This Pellet Grill Smoked Turkey is amazingly delicious and a great alternative to oven-baked Thanksgiving turkey! Our smoked turkey guide will walk you through everything from choosing the right turkey to using the best woods, knowing the optimal time and temperature for smoking, plus more Pitmaster techniques for smoking perfection.
- How to choose the right turkey
- Fresh versus a frozen turkey
- Thawing a turkey safely
- How much turkey do I need?
- Smoked turkey cooking time
- Dry Brine vs. Wet Brine
- Turkey injection marinade
- Turkey wood smoke flavors
- Smoked turkey ingredients
- How to prepare the turkey
- Grill set-up and cooking temperature
- Cooking a turkey in a pellet grill
- Resting and Carving
- Side Dishes
- Other Dry Brine Recipes
- Citrus-Herb Turkey Dry Brine
- Brown Sugar and Garlic Turkey Dry Brine
- Storing leftovers
This pellet grill smoked turkey recipe is straightforward and produces a tender, juicy turkey with a delicious golden brown skin. Whether you’re hosting a holiday gathering or a warm-weather cookout, this recipe is sure to impress your guests!
How to choose the right turkey
Before we get into the specifics of smoking a turkey, we must first choose the right bird. That means determining how much turkey meat you’ll need to feed your guest or whether to use a brine or marinade. There are other things to consider, like choosing between a fresh or frozen turkey. Seems simple, but it’s best to know which one fits your cooking needs.
Fresh versus a frozen turkey
- Fresh Turkey: The truth is that purchasing a fresh, unfrozen turkey will streamline the preparation and cooking process. But, sourcing a fresh turkey requires access to a farmer or a butcher who accesses its turkeys directly from a local farm. If you have this option, I recommend purchasing a fresh turkey.
- Frozen Turkey: This is the more widely available option where you can choose between natural, commercial, free-range, self-basted, Heritage, and organic turkeys. The only problem with frozen turkeys is that you’ll need to begin the thawing process several days in advance.
- Please note: If you are planning to dry or wet brine your turkey, check to make sure that the turkey is not already pre-brined.
Thawing a turkey safely
The USDA recommends thawing a turkey in your refrigerator. Plan on 1 day per 4-5 pounds of meat. If your turkey weighs 20 pounds, you might be looking at 5 or even 6 days of thawing time. Factor in a 24-36 hour dry brine, and you’re looking at nearly 7 days. Purchase your frozen turkey at least 9-10 days before cooking. If you are ordering through an online butcher, plan on 3-4 weeks prior to the event.
How much turkey do I need?
We’ve all been there, wondering how big of a turkey you’ll need and still have the right amount of leftovers. Plan on 1 1/2 pounds of turkey per person or 2 1/2 pounds per person for those with large appetites. With this in mind, it’s time to choose the right size turkey for your gathering. Let’s look at what size turkey you’ll need based on the number of people you plan to feed.
- 12-14 pound turkey feeds 8-9 people
- 15-17 pound turkey feeds 10-11 people
- 18-20 pound turkey feeds 12-13 people
- 21-24 pound turkey feeds 14-16 people
Smoked turkey cooking time
For this smoked turkey recipe, plan on 30 minutes per pound of turkey. For example, a 15-pound turkey will take roughly 7 hours to cook. Keep in mind that each turkey is different. Factor in the weather, the internal temperature of the turkey before it goes on the grill, and your pellet grill’s ability to maintain an even cooking temperature.
Plan ahead! Have enough fuel to get you through a lengthy cook, and keep a roasting pan nearby in case you need to finish your turkey in the oven.
Dry Brine vs. Wet Brine
Using a brine is one of the best ways to ensure that your Thanksgiving turkey stays moist and flavorful during cooking. Brines were once used to preserve meats before the invention of the refrigerator. In modern times, we’ve discovered that the salt penetrates the meat, plumping and tenderizing it.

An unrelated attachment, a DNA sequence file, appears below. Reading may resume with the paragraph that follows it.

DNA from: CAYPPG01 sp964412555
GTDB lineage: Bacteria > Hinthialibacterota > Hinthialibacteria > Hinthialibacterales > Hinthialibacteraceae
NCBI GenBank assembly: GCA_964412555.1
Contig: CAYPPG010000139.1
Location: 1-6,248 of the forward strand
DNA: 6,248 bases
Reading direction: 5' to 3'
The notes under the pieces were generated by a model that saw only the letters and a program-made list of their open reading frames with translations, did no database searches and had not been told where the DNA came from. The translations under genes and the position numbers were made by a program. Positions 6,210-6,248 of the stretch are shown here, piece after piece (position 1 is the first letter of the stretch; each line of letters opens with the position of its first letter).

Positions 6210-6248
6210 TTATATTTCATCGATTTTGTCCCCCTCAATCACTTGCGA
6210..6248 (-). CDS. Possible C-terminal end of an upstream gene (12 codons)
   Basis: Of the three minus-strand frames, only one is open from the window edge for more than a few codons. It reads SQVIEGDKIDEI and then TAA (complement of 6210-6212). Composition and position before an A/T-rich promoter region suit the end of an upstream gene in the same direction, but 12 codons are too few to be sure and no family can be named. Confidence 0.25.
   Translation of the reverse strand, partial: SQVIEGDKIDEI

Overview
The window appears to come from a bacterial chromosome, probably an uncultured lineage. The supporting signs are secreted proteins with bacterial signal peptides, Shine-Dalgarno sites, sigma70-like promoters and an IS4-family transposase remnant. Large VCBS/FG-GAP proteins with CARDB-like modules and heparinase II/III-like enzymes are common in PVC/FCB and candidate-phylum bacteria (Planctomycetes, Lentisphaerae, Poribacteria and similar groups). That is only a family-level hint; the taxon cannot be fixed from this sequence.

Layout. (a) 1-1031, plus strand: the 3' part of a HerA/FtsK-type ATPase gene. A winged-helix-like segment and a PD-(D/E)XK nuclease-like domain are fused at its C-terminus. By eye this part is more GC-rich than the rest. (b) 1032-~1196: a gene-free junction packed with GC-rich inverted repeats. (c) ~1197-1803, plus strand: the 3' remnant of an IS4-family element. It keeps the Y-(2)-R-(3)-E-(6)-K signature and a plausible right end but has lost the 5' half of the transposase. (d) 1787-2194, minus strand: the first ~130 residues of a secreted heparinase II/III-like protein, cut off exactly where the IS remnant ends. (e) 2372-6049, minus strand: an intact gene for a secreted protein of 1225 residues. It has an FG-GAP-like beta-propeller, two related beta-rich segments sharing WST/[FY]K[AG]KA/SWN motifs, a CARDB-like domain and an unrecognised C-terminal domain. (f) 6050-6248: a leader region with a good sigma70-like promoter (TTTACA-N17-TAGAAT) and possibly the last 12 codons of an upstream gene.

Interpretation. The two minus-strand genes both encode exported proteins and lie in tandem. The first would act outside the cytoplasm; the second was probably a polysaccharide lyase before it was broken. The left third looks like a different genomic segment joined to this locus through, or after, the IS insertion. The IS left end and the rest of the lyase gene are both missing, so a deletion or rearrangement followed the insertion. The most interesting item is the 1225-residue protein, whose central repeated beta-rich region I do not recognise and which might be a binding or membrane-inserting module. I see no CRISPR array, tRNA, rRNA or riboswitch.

For this recipe, we recommend purchasing a turkey that is NOT pre-brined, or packaged in a brine solution! Look for a natural turkey or one with little added ingredients listed on the package. See below for turkey brining tips.
Two methods are commonly used, wet brining and dry brining.
- Dry brining is the application of salt, spices, and herbs directly onto the bird, then placing it into the refrigerator for 24-36 hours before cooking. Try our Savory Herb Turkey Dry Brine.
- Wet brining refers to placing the bird into a brine solution comprised of water, salt, and something sweet like sugar or honey. Additional items like sliced fruit, fresh herbs, and savories like garlic and onion are placed into the brine solution. Both techniques work well, and the choice is a matter of preference and convenience. Wet brining requires a large stockpot or cooler to hold the liquid, while dry brining requires a large food-safe plastic bag.
Turkey injection marinade
This type of marinade, typically made with butter or fruit juice and spices, is injected straight into the turkey meat with a kitchen-safe syringe. They improve the flavor of the meat from the inside out. It’s best to target the turkey breast first, and then the thigh regions. Inject small amounts of the marinade into several places, and the additional flavor will cook right into the meat. Please note that if you are using a dry brine, omit the salt in the injection marinade recipe.
Turkey wood smoke flavors
We recommend using apple, alder, pecan, or cherry wood pellets or chunks with turkey. However, some folks like their smoked turkeys on the smokier side. If that is the case, use either oak or hickory wood. If you are somewhere in between, feel free to combine them. For example, use half apple wood and half hickory.
Smoked turkey ingredients
- 1 Whole Turkey, about 15-18 pounds, or larger if preferred.
- Savory Herb Turkey Dry Brine (or the alternative linked below)
- Turkey Injection Marinade (optional, do not add salt to marinade)
- Poultry Basting Sauce
How to prepare the turkey
- Thaw turkey as instructed above.
- Remove from the packaging, and take out the giblets and neck pieces from the turkey.
- Blot the turkey with paper towels to remove excess moisture.
- Optional step: If you plan to use a turkey injection, omit the salt in the marinade. The dry brine will provide all the salt the turkey needs.
- Inject the marinade into the breast and thigh regions. Gently blot away any spillage.
- Combine the dry brine ingredients.
- Carefully place the turkey into an extra-large food-safe plastic bag. Apply the dry brine all over the turkey, getting some of it under the breast skin and turkey cavity.
- Remove all the air from the plastic bag to lay snug against the turkey, seal the bag, and place it into the refrigerator for 24-36 hours. Turn the turkey over every 12 hours.